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The Raccoon Who Moved Into the White House on Thanksgiving

The holiday hasn’t always been about turkeys

A family looking at a raccoon on their Thanksgiving table Alycea Tinoyan

Every year before Thanksgiving, the president of the United States pardons a turkey. It’s a self-consciously quaint public ritual, humanizing in theory and embarrassing in practice. As legend has it, the tradition kicked off during Abraham Lincoln’s time in office. According to an 1865 White House dispatch, Tad Lincoln begged his dad to spare their would-be supper’s life. Tad’s plea didn’t result in an instant tradition, though. Turkey pardoning did not become a norm until the Ronald Reagan presidency, and the first official pardon occurred under George H.W. Bush’s watch. But enough turkey talk. There is another tale about the origins of the presidential pardon around Thanksgiving, and it doesn’t involve poultry: the story of Rebecca, a wayward raccoon from Mississippi, so scampishly cute that she inspired a notoriously stern president to open his home instead of his oven.

In 1926, President Calvin Coolidge — yes, Silent Cal, the “Sphinx of the Potomac” himself — was sent a live raccoon from an admiring citizen in the South, who recommended the critter as a Thanksgiving feast. (It had a “toothsome” flavor, he wrote.) Sending animals to the president to be eaten on Thanksgiving was a commonplace gesture of goodwill at the time. Melanie Kirkpatrick, who wrote a book about the history of American Thanksgiving, told me that the White House has received turkeys regularly since Ulysses S. Grant’s administration. “It was in the context of this Thanksgiving gift-giving tradition, where you’re sending food to the White House, that Rebecca was sent to the White House,” she said.

Coolidge, while a dedicated omnivore, was also mushy-hearted for animals. He simply could not bear to eat the raccoon. Instead, he decided to domesticate it. That Christmas, the Coolidge family named the raccoon “Rebecca” and gave their new pet a collar.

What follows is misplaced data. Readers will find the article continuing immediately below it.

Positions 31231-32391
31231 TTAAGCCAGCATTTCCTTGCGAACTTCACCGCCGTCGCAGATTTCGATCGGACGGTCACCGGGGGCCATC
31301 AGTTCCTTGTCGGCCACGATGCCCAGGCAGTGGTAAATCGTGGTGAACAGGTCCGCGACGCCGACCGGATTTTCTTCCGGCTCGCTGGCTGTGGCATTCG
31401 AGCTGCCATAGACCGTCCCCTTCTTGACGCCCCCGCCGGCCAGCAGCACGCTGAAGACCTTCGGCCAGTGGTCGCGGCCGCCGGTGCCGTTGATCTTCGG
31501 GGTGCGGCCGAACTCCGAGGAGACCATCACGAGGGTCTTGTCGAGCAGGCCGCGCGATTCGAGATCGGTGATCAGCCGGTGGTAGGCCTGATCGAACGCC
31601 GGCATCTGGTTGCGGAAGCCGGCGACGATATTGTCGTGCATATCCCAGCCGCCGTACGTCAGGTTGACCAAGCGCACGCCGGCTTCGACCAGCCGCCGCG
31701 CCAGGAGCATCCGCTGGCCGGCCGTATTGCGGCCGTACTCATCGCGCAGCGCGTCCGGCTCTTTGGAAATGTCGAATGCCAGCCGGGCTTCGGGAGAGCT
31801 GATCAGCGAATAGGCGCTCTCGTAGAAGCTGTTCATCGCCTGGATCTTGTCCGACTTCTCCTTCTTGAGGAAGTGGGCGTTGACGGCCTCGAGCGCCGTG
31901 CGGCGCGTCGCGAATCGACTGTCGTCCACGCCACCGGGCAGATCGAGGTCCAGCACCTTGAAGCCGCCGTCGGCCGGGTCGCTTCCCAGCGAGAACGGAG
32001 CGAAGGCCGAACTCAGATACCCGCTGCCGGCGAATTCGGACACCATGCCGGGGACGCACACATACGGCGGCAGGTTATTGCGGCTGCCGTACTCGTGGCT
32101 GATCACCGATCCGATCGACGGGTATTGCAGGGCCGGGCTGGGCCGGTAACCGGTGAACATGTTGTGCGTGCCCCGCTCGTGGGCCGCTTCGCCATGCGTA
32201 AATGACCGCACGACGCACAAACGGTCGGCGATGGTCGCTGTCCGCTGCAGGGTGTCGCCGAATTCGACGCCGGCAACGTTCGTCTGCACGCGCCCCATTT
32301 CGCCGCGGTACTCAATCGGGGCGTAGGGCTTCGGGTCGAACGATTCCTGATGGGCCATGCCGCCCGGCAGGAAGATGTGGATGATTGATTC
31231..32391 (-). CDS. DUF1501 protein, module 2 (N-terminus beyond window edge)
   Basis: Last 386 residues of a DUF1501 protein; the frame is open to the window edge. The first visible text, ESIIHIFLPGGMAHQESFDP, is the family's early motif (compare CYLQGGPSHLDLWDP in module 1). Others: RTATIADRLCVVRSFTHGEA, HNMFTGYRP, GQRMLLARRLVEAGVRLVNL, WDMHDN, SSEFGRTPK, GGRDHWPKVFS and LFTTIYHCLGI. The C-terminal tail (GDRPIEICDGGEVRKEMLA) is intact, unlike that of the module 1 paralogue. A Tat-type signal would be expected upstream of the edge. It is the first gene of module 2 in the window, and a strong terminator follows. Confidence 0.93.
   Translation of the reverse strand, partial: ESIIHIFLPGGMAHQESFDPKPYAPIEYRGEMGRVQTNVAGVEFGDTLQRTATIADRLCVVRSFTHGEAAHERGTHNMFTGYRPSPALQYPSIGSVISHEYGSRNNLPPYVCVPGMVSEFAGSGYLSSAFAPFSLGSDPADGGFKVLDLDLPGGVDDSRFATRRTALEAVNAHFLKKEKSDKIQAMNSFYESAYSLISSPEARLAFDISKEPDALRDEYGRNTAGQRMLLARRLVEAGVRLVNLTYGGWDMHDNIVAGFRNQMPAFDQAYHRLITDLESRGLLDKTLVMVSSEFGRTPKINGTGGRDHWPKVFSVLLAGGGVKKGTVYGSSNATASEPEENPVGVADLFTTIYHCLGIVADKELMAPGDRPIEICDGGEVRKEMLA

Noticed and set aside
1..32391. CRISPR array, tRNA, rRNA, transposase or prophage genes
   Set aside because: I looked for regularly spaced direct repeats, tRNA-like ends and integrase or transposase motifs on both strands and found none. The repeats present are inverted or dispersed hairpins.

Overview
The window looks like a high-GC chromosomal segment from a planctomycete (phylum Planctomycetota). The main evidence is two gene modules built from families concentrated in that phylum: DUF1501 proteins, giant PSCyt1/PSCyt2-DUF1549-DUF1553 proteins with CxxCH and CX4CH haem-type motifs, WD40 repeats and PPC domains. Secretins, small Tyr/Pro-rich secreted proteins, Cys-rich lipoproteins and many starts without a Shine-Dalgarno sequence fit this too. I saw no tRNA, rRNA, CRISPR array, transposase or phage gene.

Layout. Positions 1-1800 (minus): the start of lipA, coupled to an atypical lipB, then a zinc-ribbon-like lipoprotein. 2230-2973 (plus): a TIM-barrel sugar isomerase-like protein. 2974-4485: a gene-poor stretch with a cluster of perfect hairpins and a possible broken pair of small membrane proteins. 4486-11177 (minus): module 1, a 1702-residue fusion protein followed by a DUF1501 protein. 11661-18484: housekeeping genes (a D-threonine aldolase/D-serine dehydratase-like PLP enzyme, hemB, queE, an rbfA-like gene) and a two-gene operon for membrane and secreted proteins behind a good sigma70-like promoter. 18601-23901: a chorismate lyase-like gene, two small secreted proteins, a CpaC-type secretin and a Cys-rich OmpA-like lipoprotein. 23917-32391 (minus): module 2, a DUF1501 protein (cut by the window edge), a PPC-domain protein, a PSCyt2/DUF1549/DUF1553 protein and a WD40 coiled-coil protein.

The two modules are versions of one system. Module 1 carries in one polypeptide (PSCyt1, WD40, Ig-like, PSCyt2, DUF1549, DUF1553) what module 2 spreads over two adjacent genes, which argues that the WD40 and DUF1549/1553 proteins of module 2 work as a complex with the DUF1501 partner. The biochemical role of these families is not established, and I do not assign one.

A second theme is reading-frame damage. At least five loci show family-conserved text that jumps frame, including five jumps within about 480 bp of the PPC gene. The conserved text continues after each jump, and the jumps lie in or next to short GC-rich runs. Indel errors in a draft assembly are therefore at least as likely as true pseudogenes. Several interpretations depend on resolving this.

“Today, we think of raccoons as often carrying rabies. But apparently that was not the case until the 1950s,” Kirkpatrick said. “So it’s really gross to a lot of people today, to think that people made a pet of a raccoon that might have been rabid, but that is something that didn’t come to mind in the 1920s.”

Headline reading, “Coolidge Has Raccoon, Probably Won’t Eat It”
Boston Herald headline
Courtesty Vermont Historical Society Library

Before we go any further, I’d like to clear something up. When I first found out about Rebecca, I excitedly told a table of my colleagues that people used to eat raccoons for Thanksgiving. My discovery was not met with enthusiasm. “No shit,” my coworker Justin Charity said, noting that he has personally eaten raccoon. I thought Charity was lying to me, but after I asked around on the internet, I learned that people still eat raccoons, both on Thanksgiving and not on Thanksgiving, all over the United States. Actor Anthony Mackie is an avowed fan, and the food website Serious Eats offers a tutorial on how to cook raccoon. After I sent out a request for raccoon-eating stories on Twitter, helpful strangers regaled me with surprisingly varied stories of their raccoon consumption, from snacking on a raccoon sandwich at a birthday party at Ole Miss to dining on a raccoon pot pie at a trendy downtown L.A. restaurant on Thanksgiving.